Two-thirds of 50 USB sticks found on Australian public transport were infected with malware and contained unencrypted information about their former owners, a study by IT security and data protection company Sophos revealed.
Sophos’ Australian office purchased a job-lot of found USB sticks from a lost property auction run by RailCorp, a major transit authority in Sydney.
The study also revealed none of the USB sticks contained encrypted information to protect information such as tax documents, school and university assignments, AutoCAD drawings of work projects, photo albums of family and friends, and software and web source code.
"It seems that commuters Down Under are not only losing their USB sticks, and oblivious to the fact that they were carrying malware around in their pockets, but are also at risk of losing their identity and personal information through sloppy security," said Graham Cluley, senior technology consultant at Sophos.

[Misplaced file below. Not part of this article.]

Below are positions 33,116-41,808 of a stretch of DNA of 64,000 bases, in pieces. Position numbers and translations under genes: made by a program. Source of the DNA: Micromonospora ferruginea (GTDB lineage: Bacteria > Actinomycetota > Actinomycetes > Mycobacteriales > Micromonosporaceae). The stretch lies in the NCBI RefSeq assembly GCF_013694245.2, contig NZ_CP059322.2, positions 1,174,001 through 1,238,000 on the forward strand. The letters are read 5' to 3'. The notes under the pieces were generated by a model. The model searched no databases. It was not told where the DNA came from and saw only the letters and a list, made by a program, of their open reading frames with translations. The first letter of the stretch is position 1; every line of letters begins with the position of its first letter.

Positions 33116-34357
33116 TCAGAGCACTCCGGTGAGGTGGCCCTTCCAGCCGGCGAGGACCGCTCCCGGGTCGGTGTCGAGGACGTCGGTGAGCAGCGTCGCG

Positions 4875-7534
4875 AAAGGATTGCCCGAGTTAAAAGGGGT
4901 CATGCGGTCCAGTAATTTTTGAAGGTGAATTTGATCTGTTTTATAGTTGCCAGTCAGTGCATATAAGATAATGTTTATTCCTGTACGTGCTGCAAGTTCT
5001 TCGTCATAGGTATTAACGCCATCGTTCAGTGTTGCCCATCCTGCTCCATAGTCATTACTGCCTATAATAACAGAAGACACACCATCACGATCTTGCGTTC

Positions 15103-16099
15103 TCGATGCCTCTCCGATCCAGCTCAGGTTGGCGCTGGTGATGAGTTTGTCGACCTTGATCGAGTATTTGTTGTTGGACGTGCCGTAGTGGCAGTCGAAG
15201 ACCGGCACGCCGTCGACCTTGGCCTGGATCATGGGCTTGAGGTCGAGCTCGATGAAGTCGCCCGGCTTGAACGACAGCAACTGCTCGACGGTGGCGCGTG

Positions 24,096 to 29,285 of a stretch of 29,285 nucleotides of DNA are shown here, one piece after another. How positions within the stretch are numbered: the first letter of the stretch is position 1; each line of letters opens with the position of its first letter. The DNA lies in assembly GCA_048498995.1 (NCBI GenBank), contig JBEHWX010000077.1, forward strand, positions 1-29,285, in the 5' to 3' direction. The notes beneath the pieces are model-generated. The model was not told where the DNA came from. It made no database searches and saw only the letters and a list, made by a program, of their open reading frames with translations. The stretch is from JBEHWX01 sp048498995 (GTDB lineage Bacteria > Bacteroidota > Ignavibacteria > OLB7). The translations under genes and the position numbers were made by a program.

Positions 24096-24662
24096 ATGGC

"Although this study was done in Sydney, Australia, there’s no reason to believe that we wouldn’t see a similar story on London’s Underground or the New York subway. Folks need to wake up to the threats, and take appropriate preventative steps."
Sophos advises computer users to encrypt all personal and business data before storing it on USB sticks so it cannot be accessed if the devices are lost. This should be in addition to running an up-to-date anti-virus check, whether the user is on a PC or a Mac.
Some of the USB sticks in the study were lost by Mac users – Macs reportedly being more secure against viruses – yet those USB sticks still contained PC malware.
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